Aldyen Donnelly: A closer look at California’s Low Carbon Fuel Standard and what it means for Canada: Part I

What’s behind the delays to California’s Low Carbon Fuel Standard?

California Air Resources Board (CARB) staff recently prepared "Draft Resolution 09-31 regarding the new Low Carbon Fuel Standard: Draft Modifications to the Original Proposed Low Carbon Fuel Standard", which has been posted here,  along with the officially required 45 days notice of rule making. This is the beginning of a good news story for Canadian fuel exporters. CA’s legal advisors confirmed the opinions 2 peer reviewers of the LCFS that US courts would strike down the LCFS if it was challenged on the basis of poor science. So the drafters are now considering amendments to try to address some of the issues the peer reviewers raised.

In my view, the proposed modifications begin to address some of the more important issues raised by the regulation’s reviewers (including me). But the modified rule is still unlikely to survive a US court challenge. The reason this is good news for Canada is that it is, at least, a small indication that the CA regulators are becoming aware they have some problems. The reason it is not very good news is that their attempts to address the problems are insufficient.

I have written before that a US standard the defines "performance" in "percentage reduction from a base year emission measurement" can be highly biased standard. When US regulators structure regulations that require the regulated entities to show that their suppliers are meeting an obligation to cut supply chain GHGs from an historical level, it creates a potential opportunity for the US regulators to discriminate against imported feedstocks and refined products that: (1) are less GHG intensive than the US or CA domestic production and/or (2) originate in foreign plants that are unwilling or unable to provide commercially sensitive plant operating data to the US regulators to comply with US emission reporting rules.

Before I complete my response to your question about the LCFS, I want to walk you through an important regulatory/WTO precedent. This precedent is the basis for  much of the strategy of US climate change negotiators and should be front of mind for the Canadian negotiators.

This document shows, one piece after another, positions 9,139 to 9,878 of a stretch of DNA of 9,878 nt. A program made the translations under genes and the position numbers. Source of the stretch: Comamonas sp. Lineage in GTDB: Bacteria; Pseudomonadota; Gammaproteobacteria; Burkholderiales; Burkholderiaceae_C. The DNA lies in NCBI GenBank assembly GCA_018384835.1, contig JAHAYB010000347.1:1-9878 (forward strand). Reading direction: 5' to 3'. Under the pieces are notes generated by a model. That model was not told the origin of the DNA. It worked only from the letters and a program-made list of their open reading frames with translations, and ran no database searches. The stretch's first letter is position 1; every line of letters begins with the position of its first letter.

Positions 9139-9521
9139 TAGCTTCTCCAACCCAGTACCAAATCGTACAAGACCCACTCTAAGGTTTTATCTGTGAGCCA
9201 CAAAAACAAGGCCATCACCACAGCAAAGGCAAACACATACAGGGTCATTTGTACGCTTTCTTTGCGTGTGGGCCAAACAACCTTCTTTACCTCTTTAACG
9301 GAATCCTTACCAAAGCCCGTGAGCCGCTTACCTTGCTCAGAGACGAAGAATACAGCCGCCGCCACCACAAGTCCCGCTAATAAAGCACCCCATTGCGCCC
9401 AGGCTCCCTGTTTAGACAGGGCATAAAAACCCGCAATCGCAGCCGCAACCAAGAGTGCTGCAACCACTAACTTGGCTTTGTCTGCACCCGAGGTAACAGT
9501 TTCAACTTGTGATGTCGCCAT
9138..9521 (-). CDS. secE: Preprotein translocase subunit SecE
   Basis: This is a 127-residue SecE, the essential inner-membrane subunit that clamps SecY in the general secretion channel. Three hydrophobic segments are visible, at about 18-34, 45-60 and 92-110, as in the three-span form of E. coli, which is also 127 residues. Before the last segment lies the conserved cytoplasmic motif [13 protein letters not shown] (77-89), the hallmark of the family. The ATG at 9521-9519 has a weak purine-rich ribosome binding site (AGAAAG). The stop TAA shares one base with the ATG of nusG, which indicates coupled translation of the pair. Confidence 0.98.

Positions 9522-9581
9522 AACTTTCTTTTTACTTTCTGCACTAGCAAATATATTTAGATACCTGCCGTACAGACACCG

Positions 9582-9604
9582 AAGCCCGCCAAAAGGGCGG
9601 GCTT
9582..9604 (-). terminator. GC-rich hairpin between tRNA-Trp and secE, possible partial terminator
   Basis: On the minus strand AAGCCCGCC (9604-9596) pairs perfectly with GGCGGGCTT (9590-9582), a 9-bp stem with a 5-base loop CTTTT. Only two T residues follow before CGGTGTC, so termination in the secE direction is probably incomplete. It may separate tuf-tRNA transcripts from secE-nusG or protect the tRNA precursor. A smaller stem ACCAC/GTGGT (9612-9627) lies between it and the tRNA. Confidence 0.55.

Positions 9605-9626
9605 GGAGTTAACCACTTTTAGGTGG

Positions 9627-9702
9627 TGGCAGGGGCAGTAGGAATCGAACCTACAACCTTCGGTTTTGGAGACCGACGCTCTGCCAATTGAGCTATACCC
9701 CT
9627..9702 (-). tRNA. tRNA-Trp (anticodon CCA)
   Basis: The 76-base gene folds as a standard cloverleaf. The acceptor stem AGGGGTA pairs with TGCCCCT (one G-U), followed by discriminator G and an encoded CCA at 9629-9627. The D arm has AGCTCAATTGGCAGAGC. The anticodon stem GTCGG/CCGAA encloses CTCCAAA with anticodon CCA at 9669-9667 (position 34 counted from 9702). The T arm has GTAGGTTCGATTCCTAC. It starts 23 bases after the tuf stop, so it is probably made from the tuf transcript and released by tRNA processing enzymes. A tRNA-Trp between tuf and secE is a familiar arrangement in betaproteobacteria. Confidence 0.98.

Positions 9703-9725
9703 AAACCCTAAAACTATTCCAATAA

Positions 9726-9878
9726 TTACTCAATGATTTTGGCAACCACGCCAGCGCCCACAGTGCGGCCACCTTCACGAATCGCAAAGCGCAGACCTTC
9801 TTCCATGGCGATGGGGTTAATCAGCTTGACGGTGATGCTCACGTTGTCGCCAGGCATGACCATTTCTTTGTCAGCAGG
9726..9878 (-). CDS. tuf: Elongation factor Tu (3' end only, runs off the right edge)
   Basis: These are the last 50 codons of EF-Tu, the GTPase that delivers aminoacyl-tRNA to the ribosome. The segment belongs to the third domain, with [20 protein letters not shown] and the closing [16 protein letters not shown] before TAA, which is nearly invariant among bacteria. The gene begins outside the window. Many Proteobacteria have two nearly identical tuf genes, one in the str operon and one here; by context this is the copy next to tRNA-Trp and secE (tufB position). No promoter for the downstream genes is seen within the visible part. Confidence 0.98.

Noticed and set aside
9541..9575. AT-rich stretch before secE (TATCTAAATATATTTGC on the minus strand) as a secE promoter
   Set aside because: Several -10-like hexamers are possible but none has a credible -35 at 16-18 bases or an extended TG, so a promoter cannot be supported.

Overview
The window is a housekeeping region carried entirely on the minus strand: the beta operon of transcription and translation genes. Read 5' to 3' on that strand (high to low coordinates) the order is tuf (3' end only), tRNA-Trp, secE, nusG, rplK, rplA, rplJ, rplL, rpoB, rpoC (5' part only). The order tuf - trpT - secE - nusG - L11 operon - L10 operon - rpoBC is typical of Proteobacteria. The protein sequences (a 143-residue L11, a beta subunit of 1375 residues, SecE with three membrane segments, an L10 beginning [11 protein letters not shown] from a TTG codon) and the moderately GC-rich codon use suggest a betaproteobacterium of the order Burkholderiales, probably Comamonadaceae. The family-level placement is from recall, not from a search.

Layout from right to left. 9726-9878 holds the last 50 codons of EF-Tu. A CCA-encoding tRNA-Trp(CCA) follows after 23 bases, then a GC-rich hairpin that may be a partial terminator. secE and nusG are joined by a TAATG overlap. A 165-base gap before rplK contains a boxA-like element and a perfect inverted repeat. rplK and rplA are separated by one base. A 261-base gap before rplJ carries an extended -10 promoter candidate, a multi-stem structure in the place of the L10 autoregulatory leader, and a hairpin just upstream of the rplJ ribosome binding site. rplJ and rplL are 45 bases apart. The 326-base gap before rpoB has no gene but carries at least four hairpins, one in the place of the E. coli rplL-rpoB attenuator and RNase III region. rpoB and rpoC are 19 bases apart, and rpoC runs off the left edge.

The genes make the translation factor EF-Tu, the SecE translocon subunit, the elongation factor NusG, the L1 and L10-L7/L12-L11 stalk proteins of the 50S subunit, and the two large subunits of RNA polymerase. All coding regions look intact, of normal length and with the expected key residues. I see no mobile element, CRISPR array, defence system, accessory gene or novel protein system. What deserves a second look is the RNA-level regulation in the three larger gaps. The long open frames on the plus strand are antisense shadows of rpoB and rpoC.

An Important Case Study for Canadian Negotiators

In the US Reformulated Gasoline (RFG) standard, the US successfully implemented  a discriminatory definition of "performance". The RFG standard obliges a number of states to ensure that only reformulated gasoline is sold in US airsheds classed as "in non-attainment" with federal air quality regulations.

RFG is conventional gasoline that is blended with oxygenates (usually ethanol) so that it will generate far lower tailpipe NOx emissions when combusted. The RFG regulation establishes an RFG quality standard, but also creates a new national standard for US conventional gasoline. The 2nd product standard was deemed important to ensure that fuel suppliers did not simply high grade their output into the RFG market and deliver higher NOx-emitting conventional gasoline into the not-RFG restricted US airsheds. Any such high grading would accelerate the degradation of air quality in the airsheds still deemed to be in attainment.

So while the RFG regulation—made law in 1993—does not oblige fuel suppliers to reduce the NOx factor for their conventional gasoline sales, it obliges them to demonstrate that there has been no degradation of the NOx factor from the 1990 baseline levels for their conventional gasoline sales. But in 1993, hardly any of the foreign gasoline suppliers to the United States were able to retrospectively produce data to verify what their 1990 baseline NOx factors were. (The NOx factor is established by entering the fuel formulation–from a lab test of a batch sample–into something called the "Complex Model". The model produces a NOx emissions per mile factor for the tested fuel.).
Where the EPA deemed the foreign supplier unable or unwilling to present verifiable 1990 baseline data, it then adopted the practice of requiring importers to separately test all imported gasoline and, as long as the NOx factor for the tested gasoline was LESS than that for the US refineries, on average, the EPA assigned the US AVERAGE NOx factor to the imported fuels.

In the very first tests of foreign gasoline and ever since, the foreign conventional gasoline supply has tested in at around 1,412 grams NOx/mile, compared to the US refinery average of 1,465 grams/mile.  That means that low cost and less oxygenate would be required to make RFG from a foreign conventional gasoline basic input. But because the EPA is assigning a 1,465 grams/mile factor to all imported gasoline, US blenders are required, by law, to add ethanol to the imported conventional gasoline as if its actual NOx rating is 1,465. This procedure wipes out, entirely, what should be a significant competitive advantage for the cleaner foreign fuel suppliers in the US market.